A Redeeming Child

A Redeeming Child

By: John MacArthur | | 3 min read

But when the fullness of the time came, God sent forth His Son, born of a woman, born under the Law, so that He might redeem those who were under the Law, that we might receive the adoption as sons. (Galatians 4:4-5)

In the last post, we saw that Jesus was born in order to turn slaves into sons. And in order to do this, Jesus had to “redeem” us. That beautiful word means “to buy back.” It has the concept of going into a slave market to purchase a slave and then making him a son or a daughter.

To accomplish this redemption, Jesus was “born of a woman.” This indicates His humanity. He had a human birth. He was born from a woman, just like every other man in history has been born. But as we have already seen, He wasn’t only a man.

In order to save us, He had to be both man and God. Only God can overpower sin and death and hell. Only God could give a sacrifice of infinite value and bear our sins in His own body. And only man can substitute for man and die man's death.

Then Paul says He was not only born of a woman, but born under the law. That's a marvelous statement. Like any other man, He was responsible to the law of God. He was born under it, born with a responsibility to obey it. But like no man, He obeyed it perfectly. He knew no sin. That’s tremendously important.

The sacrifice to substitute for man had to be a perfect sacrifice. He had to be a lamb without spot and without blemish. Otherwise, He would have had to die for His own sins and could not have died for ours. But because He was both God and man, and because He was perfect, He was fit to redeem those “under the law,” making us sons.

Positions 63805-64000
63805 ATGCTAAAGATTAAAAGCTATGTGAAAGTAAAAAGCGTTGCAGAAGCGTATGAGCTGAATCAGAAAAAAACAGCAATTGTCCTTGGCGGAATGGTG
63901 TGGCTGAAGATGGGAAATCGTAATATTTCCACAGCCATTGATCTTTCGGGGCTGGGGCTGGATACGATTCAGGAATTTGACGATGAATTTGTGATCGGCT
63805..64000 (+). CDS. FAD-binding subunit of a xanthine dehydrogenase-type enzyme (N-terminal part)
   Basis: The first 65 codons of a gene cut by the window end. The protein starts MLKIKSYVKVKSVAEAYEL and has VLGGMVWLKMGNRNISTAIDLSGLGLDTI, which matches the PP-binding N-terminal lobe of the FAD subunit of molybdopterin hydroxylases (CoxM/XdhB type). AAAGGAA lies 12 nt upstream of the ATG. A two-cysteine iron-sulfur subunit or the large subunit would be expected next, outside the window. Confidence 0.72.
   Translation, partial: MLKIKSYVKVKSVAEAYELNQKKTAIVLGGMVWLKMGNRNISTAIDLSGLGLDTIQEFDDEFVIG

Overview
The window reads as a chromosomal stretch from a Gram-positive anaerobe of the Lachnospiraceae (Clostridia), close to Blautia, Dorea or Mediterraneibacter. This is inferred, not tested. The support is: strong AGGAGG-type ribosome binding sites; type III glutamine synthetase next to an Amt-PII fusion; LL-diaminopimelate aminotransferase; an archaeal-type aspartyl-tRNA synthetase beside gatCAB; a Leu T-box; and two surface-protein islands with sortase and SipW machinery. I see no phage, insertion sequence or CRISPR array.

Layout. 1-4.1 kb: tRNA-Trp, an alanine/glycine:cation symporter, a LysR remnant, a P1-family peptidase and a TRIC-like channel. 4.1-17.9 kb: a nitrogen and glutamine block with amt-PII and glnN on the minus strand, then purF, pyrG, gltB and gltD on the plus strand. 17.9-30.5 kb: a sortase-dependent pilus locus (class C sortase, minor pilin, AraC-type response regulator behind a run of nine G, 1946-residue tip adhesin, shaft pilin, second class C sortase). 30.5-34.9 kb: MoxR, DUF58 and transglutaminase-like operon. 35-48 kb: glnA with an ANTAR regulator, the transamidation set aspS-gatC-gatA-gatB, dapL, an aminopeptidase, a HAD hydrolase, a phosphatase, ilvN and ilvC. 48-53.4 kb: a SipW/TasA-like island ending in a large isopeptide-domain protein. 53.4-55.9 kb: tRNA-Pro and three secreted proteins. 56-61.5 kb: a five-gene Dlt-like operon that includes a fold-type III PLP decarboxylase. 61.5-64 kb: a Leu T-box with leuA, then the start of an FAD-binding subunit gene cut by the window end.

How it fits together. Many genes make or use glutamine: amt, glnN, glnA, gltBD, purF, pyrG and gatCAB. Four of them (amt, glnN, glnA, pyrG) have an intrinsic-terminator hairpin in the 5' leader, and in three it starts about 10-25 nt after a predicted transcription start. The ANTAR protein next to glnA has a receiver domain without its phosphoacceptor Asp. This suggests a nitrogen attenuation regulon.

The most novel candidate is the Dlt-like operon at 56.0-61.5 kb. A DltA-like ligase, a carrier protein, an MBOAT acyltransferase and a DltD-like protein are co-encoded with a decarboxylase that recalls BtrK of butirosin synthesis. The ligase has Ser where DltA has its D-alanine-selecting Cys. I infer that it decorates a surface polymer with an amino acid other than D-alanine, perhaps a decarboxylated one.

Because of Jesus, the believer's status is changed. We are no longer in bondage to the law or to the flesh. We no longer have to grit our teeth, trying to perform. Now, by decree of the Father, through the provision of Christ, we enter into the freedom of being heirs.

The law could only crush us. We couldn’t keep it. We could never earn our salvation by works of the law. Though we were destined to be sons, we lived as slaves. But then Jesus came and purchased our salvation, and this lifts us out of the childhood of slavery into the maturity of sonship. And this is confirmed in our lived experience through the Spirit:

Because you are sons, God has sent forth the Spirit of His Son into our hearts, crying, “Abba! Father!” (Galatians 4:6)

God sent Jesus Christ that we might have the status of sonship. And God sent the Holy Spirit that we might have the experience of sonship. It’s one thing for God to say I'm a son; it's something else for me to say, “Yes, and I know I'm a son.”

When the Spirit comes into my heart, He causes me to cry, “Abba, Father — daddy, poppa!” The Spirit pulls me back into intimacy with God, and I experience that sonship. My own heart cries, “God, you're my Father.”

As I’ve said before, this is paradise regained. We are heirs again. All things are ours through Christ, because all things are Christ’s and we are joint heirs with Him. What we lost in the fall is restored in the redemption provided by the child born in Bethlehem. We have our inheritance back — an inheritance undefiled, unfading, reserved in heaven for us (1 Peter 1:4).

This post is based on a sermon Dr. MacArthur preached in 1990, titled "A Son to Make Sons."

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